It’s James Bond’s 50th anniversary this year, and the latest installment in the franchise doesn’t let you forget that, somewhere along the line, Bond got old. He may still look good in a suit, but his marksmanship, stamina, and martial ingenuity are not what they once were. His vices – booze and women – are no longer charming and rakish but worrying. This Bond has to worry about being cleared to work in the field not only on the stamina of his body but also on the health of his mind. In Skyfall it is really Bond’s mind that is diseased, and it is his mind that serves as the setting and subject matter of the film.
It is not just this particular Bond, the Daniel Craig version, who is failing: it is the entire concept of Bond and the society that made him. The fantasy of James Bond lies in the glamorization of his vices and in the uncomplicated supremacy of Britain both as a cultural force and as a superpower. But in the 21st century women can no longer in good conscience be depicted as mere objects of lust, and the Britain that now exists bears little resemblance to the empire of yore. The ground upon which Ian Fleming built his iconic playboy spy is crumbling fast, and has been for quite some time, but Skyfall marks what will hopefully be a new era for the series in dealing directly with that erosion instead of side-stepping it.
In Skyfall, MI6 is, like Bond, approaching obsolescence. Dame Judi Dench’s M remains formidable, but there are cracks in her armor, moments of poor judgment that are more than fatal to a woman in her position. The government is fed up with her and with the entire operation, and sends Ralph Fiennes to deliver the news that she won’t be working for them much longer. In the 21st century, these politicians argue, the threat is technological, and there is no point in agents who are tools of physical destruction when the battle must take place in cyberspace. The future belongs to men and women like MI6’s new Quartermaster (played with charming, idiosyncratic genius by Ben Whishaw), a prodigy of computer technology, while the old guard gets left out in the cold.
The dyad of Bond and MI6 and their simultaneous declines works as a kind of two-way mirror in the film, to utterly brilliant effect. The crisis facing MI6 is Bond’s own personal crisis writ large, just as his personal crisis serves as a literalization of the tragedy and decline of the organization. By playing the large and small against each other so cleverly, Skyfall manages to be both a superb example of a James Bond movie and a deconstruction of the same.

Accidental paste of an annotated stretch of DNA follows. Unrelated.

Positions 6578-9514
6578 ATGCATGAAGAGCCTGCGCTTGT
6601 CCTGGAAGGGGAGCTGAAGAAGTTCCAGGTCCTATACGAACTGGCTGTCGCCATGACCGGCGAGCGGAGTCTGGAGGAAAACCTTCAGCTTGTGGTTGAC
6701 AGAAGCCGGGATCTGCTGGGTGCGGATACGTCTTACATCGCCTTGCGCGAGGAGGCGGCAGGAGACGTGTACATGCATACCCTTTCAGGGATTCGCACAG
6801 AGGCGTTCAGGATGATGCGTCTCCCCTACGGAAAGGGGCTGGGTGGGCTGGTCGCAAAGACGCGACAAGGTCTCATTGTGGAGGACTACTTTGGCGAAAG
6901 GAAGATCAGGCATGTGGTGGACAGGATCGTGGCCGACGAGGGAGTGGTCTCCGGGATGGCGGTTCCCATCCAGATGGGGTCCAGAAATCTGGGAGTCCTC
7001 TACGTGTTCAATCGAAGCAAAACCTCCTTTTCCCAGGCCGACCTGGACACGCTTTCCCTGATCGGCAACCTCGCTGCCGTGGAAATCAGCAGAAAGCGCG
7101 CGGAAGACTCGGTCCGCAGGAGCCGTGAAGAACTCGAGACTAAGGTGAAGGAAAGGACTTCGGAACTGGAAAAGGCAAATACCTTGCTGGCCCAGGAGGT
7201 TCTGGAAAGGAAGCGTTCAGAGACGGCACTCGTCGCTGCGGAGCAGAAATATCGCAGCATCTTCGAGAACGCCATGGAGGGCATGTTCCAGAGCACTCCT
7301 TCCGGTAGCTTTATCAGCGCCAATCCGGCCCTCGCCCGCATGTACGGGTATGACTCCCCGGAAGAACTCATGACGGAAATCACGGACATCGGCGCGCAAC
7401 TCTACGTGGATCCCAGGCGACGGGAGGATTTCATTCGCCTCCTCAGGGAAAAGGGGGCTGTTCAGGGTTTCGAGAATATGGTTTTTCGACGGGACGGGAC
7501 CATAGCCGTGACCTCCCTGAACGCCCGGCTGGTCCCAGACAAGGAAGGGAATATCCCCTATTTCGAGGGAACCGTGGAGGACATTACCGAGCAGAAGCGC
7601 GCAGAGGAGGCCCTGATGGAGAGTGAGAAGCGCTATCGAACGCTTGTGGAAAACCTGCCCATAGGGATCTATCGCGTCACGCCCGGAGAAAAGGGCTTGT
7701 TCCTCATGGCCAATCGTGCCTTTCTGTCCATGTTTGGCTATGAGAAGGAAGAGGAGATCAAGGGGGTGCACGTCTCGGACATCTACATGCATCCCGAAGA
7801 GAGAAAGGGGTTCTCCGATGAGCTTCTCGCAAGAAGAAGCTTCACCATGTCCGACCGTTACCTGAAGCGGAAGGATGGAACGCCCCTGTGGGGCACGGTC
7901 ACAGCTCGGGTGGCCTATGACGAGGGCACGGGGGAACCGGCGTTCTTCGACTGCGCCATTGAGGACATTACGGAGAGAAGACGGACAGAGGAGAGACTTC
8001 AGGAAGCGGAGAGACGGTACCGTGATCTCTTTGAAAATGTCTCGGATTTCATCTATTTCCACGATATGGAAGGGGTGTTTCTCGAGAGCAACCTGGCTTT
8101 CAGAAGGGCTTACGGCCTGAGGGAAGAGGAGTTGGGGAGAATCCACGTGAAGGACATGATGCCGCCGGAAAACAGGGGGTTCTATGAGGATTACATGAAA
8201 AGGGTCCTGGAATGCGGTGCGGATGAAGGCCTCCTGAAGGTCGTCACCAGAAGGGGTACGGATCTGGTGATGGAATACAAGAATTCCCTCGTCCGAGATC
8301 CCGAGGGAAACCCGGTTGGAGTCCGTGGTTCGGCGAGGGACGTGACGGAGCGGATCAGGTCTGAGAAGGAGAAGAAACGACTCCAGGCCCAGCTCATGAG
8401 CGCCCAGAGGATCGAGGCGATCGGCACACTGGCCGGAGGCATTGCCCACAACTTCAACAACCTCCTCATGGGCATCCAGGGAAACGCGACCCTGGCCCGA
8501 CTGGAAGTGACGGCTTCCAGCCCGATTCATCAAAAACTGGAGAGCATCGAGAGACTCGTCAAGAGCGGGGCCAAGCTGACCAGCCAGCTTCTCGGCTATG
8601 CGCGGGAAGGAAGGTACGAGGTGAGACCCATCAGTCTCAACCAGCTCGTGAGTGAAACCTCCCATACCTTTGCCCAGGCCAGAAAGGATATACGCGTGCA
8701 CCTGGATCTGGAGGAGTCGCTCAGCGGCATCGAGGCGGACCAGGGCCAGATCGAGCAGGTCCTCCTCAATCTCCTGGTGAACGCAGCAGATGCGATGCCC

MI6 is not failing merely because technology is pushing its old-fashioned modus operandi out of business. That is a practical failure, and practical failures can usually be addressed and rectified, given time. MI6 is failing because its failure is more than practical: it is moral. And so is Bond’s.
Skyfall dares to ask its audience to evaluate the psychology of its iconic hero, and the results of this inquiry are disturbing. He is, in many ways, sociopathic: he exhibits no remorse whatsoever when he commits murder — he seems, in fact, to enjoy it — and he is constitutionally incapable of forming meaningful relationships with anybody, particularly women, whom he unfailingly sexualizes. The James Bond of Skyfall is not exactly the Bond of Casino Royale and Quantum of Solace, who actually did fall in love with a woman, and mourn her loss, and familiarity with those films is not a prerequisite for understanding and appreciating this one. This Bond is a harder, uglier thing: the dark side of the familiar, decades-old archetype.
Having established that James Bond is not a particularly pleasant or admirable fellow, Skyfall begins the gargantuan task of rehabilitating him. One of the most impressive achievements of a film full of them is its persuasive and compelling rendering of Bond as a real person with a complex psychological history. He is, we know, an orphan, and the film makes clear that in the aftermath of his parents’ death he chose the worst adoptive parent imaginable: the depersonalizing, destructive machine of MI6. As M mournfully tells him near the end of the film, “Orphans always make the best recruits.” The organization took him in and refashioned him as a killing machine. It took away his personality and gave him a new one; it deleted his capacity to make meaningful emotional connections with people and replaced it with a terrifying facility with murder.
Over the course of the film, we watch Bond confront these old wounds and overcome them. Skyfall is the story of a man who has been living under the shadow of a trauma, a trauma that began small, as a child losing his parents, and grew into something much larger — it became the entire superstructure of MI6. When MI6 goes underground after M’s office is attacked, Bond must go underground, too, back to everything he had repressed, had shoved into the shadows. When M tells a parliamentary hearing that the bad guys in this current technological age are living “in the shadows,” she could just as easily be talking about the “bad guys” of Bond’s psychology. But by doing this — by confronting his past, and his fears, all of the things that make him who he is, that make him the cultural icon viewers across the globe recognize — Bond manages to come out of the movie as a different person, a healthier and happier and less sexist person. The franchise will hopefully manage to do just the same thing.
For an extended version of the review check out Morgan's blog "The Artist as Critic."